United States District Court, D. Columbia
FBME BANK LTD., FBME LTD., Plaintiffs: Derek Lawrence
Shaffer, QUINN EMANUEL URQUHART & SULLIVAN, LLP, Washington,
JACOB J. LEW, in his official capacity as Secretary of the
Treasury, DEPARTMENT OF TREASURY, JENNIFER SHASKY CALVERY, in
his official capacity as Director of the Financial Crimes
Enforcement Network, FINANCIAL CRIMES ENFORCEMENT NETWORK,
Defendants: Lynn Yuhee Lee, LEAD ATTORNEY, Amy E. Powell,
U.S. DEPARTMENT OF JUSTICE, Washington, DC.
OPINION AND ORDER
R. COOPER, United States District Judge.
Court recently issued a preliminary injunction against a rule
promulgated by the U.S. Department of Treasury's
Financial Crimes Enforcement Network (" FinCEN" ).
Rather than appeal the injunction, move for reconsideration,
or continue to defend its rulemaking, FinCEN seeks a do-over:
an opportunity to correct any mistakes it might have made the
first time around and to promulgate--following proper
procedures--the same rule, a new rule altogether, or perhaps
even no rule at all. A voluntary remand, FinCEN urges, would
respect the agency's desire to correct its own errors,
conserve judicial resources, and would not unduly prejudice
parties aggrieved by the rule. The Court agrees and,
accordingly, will grant FinCEN's motion for voluntary
remand and stay the proceedings while FinCEN complies with
the Court's remand order.
August 27, 2015, this Court preliminarily enjoined a Final
Rule--promulgated by FinCEN--that would have prohibited
domestic financial institutions from maintaining
correspondent bank accounts with FBME Bank Ltd. ("
FBME" ), a Tanzanian-chartered commercial bank that
operates mainly in Cyprus. The Final Rule, which was designed
to prevent FBME from continuing to do business in the United
States or in U.S. dollars, was issued following a finding by
FinCEN that FBME was of " primary money laundering
concern" and thus a threat to national security and the
U.S. financial system. 31 U.S.C. § 5318A; 79 Fed.Reg.
42639 (July 22, 2014). In issuing its preliminary injunction,
the Court indicated that it was " not inclined to second
guess FinCEN's exercise of its broad discretion in
finding that FBME poses a primary money laundering
concern," FBME Bank Ltd. v. Lew, No.
1:15-cv-01270, 125 F.Supp.3d 109, 2015 WL 5081209, at *2
(D.D.C. Aug. 27, 2015), but nevertheless found that FBME was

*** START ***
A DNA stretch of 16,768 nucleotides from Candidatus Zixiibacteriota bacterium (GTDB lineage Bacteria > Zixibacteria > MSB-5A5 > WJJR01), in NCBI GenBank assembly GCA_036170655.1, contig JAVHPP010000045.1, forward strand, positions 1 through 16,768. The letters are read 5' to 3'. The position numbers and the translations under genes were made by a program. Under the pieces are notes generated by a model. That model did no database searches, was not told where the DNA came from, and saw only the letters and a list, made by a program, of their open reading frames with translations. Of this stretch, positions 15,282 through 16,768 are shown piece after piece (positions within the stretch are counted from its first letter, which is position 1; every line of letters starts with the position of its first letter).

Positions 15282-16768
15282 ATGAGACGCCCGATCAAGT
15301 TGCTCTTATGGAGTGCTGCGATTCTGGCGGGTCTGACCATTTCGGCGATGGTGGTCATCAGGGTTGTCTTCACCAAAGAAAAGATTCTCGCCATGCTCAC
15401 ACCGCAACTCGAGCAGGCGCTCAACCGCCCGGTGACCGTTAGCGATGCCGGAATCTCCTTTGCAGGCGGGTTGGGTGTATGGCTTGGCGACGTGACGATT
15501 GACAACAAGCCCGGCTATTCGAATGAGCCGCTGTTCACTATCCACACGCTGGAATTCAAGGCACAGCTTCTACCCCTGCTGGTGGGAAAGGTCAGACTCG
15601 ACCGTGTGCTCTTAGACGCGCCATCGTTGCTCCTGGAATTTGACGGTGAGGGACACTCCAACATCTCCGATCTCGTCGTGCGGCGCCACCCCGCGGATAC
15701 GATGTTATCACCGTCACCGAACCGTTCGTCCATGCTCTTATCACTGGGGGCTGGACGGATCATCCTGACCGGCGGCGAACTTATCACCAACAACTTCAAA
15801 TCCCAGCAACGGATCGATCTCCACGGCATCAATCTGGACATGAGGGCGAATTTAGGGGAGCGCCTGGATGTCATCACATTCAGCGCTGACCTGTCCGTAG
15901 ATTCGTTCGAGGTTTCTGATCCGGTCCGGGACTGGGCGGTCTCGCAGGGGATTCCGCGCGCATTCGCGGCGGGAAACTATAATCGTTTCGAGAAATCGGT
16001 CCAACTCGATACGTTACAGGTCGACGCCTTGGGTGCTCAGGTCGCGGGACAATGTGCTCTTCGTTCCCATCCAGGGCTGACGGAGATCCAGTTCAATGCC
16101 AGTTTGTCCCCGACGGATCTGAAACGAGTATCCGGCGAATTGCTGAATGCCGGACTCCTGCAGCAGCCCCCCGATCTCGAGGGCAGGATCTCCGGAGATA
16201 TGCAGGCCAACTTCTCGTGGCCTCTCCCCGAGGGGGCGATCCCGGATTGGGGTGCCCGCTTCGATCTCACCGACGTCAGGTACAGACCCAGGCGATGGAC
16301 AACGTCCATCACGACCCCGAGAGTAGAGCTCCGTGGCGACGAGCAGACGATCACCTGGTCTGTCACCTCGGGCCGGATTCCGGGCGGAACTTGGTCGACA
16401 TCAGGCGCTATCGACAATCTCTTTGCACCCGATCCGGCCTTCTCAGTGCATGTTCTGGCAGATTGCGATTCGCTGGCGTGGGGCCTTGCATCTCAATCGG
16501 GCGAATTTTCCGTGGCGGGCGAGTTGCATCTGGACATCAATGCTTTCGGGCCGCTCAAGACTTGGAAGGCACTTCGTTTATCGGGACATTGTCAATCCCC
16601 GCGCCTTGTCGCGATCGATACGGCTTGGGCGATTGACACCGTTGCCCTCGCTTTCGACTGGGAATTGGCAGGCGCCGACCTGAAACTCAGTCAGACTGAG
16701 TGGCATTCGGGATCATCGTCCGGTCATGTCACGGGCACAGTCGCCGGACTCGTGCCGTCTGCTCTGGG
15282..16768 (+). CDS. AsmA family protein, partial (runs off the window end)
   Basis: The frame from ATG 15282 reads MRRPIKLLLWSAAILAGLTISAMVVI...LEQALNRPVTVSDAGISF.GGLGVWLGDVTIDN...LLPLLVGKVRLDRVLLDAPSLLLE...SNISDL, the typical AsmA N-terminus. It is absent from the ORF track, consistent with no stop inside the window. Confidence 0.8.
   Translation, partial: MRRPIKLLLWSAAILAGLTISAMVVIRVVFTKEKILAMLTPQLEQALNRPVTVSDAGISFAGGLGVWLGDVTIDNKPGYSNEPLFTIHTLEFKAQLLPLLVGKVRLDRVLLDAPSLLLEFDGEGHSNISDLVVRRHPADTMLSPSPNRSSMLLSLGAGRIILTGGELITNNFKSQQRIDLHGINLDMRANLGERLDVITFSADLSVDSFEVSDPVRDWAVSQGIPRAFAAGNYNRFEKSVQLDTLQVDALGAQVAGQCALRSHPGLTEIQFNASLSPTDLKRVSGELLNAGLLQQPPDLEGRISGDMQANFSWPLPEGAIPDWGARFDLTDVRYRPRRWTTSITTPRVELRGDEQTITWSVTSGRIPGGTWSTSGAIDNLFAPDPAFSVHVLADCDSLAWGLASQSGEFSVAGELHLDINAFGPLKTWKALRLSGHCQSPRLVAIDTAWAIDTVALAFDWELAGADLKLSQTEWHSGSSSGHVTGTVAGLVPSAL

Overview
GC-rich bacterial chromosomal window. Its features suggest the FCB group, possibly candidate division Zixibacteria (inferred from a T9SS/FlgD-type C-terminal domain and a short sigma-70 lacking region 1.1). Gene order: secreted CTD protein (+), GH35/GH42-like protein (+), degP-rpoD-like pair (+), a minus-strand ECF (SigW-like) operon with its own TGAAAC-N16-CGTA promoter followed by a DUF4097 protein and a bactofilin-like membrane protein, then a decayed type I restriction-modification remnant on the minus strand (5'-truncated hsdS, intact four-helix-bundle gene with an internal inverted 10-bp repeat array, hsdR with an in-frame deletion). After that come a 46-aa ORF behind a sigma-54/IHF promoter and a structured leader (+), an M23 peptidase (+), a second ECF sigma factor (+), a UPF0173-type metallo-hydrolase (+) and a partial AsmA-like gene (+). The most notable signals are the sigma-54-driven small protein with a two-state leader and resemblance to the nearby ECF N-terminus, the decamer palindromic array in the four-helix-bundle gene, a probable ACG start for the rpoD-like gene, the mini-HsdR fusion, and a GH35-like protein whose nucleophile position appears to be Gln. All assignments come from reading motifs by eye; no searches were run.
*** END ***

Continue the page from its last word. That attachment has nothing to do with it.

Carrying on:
likely to succeed on the merits of two of its claims against
FinCEN: (1) that FinCEN provided insufficient notice of
unclassified, non-protected information on which it relied
during the rulemaking proceeding, in violation of the
notice-and-comment requirement of the Administrative
Procedure Act, and (2) that FinCEN failed adequately to
consider at least one potentially significant, viable, and
obvious alternative to the sanction it imposed, [WL] at *5.
light of the Court's ruling, FinCEN requested a "
voluntary remand so that it may engage in further rulemaking
relating to FBME Bank to address certain procedural issues
raised by the court in its order." Defs.' Status
Report, ECF No. 33, at 1-2. FBME opposed FinCEN's request
and asked for briefing on the issue. Pls.' Proposed
Schedule Mots. Voluntary Remand & Summ. J., ECF No. 37. The
Court agreed that briefing was warranted and ordered FinCEN
to submit a motion for voluntary remand, which FinCEN filed
on September 28, 2015. Defs.' Mot. Voluntary Remand &
Stay, ECF No. 38 (" Mot. Remand" ).
motion, FinCEN proposes that the Court stay litigation
pending a redo by the agency: On remand, " plaintiffs
would have the opportunity to respond to unclassified,
nonprivileged information on which FinCEN relied in its
earlier decision, and FinCEN would consider plaintiffs'
responses, as well as any additional information submitted by
plaintiffs or others, during the new comment period."
Id. at 2. FBME urges the Court instead to deny
FinCEN's motion, order expedited summary-judgment
briefing, and proceed to
render final judgment " without ado." Pls.'
" prefer to allow agencies to cure their own mistakes
rather than wast[e] the courts' and the parties'
resources reviewing a record that both sides acknowledge to
be incorrect or incomplete." Ethyl Corp. v.
Browner,989 F.2d 522, 524, 300 U.S.App.D.C. 330 (D.C.
Cir. 1993). As a result, " courts have long recognized
the propriety of voluntarily remanding a challenged agency
action without judicial consideration of the merits upon an
admission of agency error." Carpenters Indus.
Council v. Salazar,734 F.Supp.2d 126, 132 (D.D.C.
2010). Voluntary remand is typically appropriate " (i)
when new evidence becomes available after an agency's
original decision was rendered," id. (citing
Ethyl Corp., 989 F.2d at 523),
" or (ii) where 'intervening events outside of the
agency's control' may affect the validity of an
agency's actions," id. (quoting SKF USA
Inc. v. United States,254 F.3d 1022, 1028 (Fed. Cir.
2001)). " Even in the absence of new evidence or an
intervening event, however, courts retain the discretion to
remand an agency decision when an agency has raised
'substantial and legitimate' concerns in support of
remand." Id. (citing Sierra Club v.
Antwerp,560 F.Supp.2d 21, ...